Archy and his mate are each equipped with an ink sac.

This releases large amounts of black fluid for camouflage, shooting out a blob approximately squid-size to confuse pursuers.

An underwater “smoke screen”!

Also helping the squid to elude attackers are small color cells that give it the ability to change colors.

These cells are so efficient that they can closely match the color of their background, even causing a wave of color to flow across the body of the squid as it swims from one background to another.

Giant, indeed, are the eyes of this amazing sea monster.

They may grow to fifteen inches in diameter, which is as large as some beach balls.

Mr. Squid’s eyes are surprisingly similar to the human eye.

Both have eyelids, transparent corneas, outer and inner chambers, retinas, lenses, rod cells yielding black and white images and cone cells for registering color impressions.

The structural resemblance is so striking that Dr. N. J. Berrill, a noted biologist, commented:

“I think if you asked any zoologist to select the single most startling feature in the whole animal kingdom, the chances are he would say, not the human eye, which by any account is an organ amazing beyond belief, nor the squid-octopus eye, but the fact that these two eyes, man’s and squid’s, are alike in almost every detail.”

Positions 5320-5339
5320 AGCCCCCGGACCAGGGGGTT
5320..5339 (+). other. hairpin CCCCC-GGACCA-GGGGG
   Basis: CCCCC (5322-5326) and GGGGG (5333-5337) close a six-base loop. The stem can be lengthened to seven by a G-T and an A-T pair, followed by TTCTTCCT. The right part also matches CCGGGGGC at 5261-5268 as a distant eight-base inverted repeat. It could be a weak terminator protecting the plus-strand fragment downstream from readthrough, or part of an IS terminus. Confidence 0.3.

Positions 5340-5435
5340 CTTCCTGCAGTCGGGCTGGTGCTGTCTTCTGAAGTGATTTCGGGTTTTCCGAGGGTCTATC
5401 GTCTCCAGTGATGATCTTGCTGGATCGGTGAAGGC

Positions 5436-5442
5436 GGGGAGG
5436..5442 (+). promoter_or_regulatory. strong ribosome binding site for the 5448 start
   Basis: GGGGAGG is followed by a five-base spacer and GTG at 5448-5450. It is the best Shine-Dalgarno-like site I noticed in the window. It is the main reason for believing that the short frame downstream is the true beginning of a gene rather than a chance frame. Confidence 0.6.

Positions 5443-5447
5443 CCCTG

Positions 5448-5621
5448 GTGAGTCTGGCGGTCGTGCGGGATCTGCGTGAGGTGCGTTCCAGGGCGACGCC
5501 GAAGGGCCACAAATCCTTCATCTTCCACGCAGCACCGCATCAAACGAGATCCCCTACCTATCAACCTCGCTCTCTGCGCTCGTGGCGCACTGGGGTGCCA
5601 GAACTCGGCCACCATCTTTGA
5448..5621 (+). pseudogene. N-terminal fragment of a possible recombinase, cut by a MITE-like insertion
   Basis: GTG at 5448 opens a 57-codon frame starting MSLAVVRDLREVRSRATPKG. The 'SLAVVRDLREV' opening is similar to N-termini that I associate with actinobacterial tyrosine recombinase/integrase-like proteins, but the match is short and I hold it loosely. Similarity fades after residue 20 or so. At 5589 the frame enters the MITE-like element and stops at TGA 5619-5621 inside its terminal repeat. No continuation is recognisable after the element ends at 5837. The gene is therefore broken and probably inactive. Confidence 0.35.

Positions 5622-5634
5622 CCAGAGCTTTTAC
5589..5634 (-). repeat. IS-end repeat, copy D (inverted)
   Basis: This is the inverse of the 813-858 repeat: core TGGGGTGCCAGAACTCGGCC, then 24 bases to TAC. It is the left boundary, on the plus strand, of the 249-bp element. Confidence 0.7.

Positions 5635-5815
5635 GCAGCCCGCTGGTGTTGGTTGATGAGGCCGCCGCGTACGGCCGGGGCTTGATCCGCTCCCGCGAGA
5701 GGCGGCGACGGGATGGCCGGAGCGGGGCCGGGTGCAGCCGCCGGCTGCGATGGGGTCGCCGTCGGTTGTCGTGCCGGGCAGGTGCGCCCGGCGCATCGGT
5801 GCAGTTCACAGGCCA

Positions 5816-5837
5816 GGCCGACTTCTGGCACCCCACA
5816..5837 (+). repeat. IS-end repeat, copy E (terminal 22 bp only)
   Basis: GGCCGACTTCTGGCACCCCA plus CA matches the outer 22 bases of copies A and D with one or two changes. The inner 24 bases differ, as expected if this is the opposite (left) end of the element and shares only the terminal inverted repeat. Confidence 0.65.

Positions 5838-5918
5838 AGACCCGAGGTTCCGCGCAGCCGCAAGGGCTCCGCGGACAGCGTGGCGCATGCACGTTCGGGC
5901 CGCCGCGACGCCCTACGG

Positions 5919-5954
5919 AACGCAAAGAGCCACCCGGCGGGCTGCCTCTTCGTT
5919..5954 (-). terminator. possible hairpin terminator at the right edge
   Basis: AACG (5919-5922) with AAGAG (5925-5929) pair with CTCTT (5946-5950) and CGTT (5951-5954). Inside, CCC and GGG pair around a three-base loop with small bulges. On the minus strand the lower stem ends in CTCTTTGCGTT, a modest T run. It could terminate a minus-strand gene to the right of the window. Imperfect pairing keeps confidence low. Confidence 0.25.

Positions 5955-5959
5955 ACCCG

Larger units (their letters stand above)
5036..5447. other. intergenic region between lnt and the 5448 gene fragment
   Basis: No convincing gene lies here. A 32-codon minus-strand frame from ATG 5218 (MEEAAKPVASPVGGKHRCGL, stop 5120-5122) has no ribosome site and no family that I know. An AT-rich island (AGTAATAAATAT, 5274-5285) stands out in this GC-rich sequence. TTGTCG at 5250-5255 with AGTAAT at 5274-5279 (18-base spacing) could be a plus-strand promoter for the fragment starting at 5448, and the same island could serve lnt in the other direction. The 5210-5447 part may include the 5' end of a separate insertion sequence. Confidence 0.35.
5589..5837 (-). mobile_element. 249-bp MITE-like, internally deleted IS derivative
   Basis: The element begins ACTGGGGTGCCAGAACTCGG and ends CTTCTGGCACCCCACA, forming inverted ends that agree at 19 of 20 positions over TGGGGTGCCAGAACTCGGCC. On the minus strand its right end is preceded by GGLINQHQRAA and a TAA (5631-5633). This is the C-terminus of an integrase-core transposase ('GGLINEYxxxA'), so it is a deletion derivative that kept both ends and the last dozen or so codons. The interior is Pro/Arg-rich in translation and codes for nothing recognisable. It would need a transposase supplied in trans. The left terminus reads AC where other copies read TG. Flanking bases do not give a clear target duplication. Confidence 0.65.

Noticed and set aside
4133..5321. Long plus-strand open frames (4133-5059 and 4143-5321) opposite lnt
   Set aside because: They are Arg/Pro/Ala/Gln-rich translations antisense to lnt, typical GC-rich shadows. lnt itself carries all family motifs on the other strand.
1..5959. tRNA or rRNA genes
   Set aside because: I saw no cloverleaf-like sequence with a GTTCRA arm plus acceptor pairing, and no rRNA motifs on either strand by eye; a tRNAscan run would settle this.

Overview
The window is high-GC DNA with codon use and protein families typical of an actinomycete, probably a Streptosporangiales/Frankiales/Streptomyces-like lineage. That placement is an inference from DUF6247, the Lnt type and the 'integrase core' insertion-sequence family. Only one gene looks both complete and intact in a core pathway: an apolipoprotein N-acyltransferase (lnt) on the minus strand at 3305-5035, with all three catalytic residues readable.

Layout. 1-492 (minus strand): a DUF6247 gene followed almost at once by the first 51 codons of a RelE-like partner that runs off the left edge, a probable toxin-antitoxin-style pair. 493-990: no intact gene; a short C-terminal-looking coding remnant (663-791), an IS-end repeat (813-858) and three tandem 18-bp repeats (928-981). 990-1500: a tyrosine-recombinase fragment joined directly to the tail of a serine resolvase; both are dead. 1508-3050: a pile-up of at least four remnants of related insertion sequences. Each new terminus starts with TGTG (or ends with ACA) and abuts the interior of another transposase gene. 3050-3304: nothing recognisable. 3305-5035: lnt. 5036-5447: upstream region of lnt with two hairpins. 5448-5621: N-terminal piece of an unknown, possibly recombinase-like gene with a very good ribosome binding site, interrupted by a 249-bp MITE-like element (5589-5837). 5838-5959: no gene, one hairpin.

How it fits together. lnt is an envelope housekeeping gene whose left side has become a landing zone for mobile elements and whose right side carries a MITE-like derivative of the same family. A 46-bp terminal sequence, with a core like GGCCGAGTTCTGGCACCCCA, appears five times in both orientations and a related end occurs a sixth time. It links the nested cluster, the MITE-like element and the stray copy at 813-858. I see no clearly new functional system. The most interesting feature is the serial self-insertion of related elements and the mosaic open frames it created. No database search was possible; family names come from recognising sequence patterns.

The 100,000 receptors per square millimeter in the eye of the squid make it possible to see even fine detail.


A question of size


Preserved squid.


The largest one examined was found in Lyall Bay, New Zealand, and measured fifty-seven feet long.

But only twelve different species of these giants have been classified, and it is possible that other larger ones may exist.

In fact, some evidence suggests this.

For example, sperm whales live almost exclusively on squids, from the smaller species to the giants.

Many of these huge whales weighing fifty tons have deep cuts from encounters with the giant squid.

Often their skin is pocked with circular scars measuring from two and a half to four inches across.

These were apparently inflicted by the suckers on the squid’s tentacles during wild undersea battles, as these scars are approximately the size of the sucker disks on a fifty-foot squid.

But if sucker size is proportionate to the size of the squid, then the oceans may contain some truly enormous giants.

Why?

Because some of these scars measure eighteen inches in diameter!

By comparison, a squid with eighteen-inch suckers would be about two hundred feet long.

The existence of such gigantic squids has never been confirmed, and it is true that these large scars may have been the result of the suckers stretching the supple skin of the whale.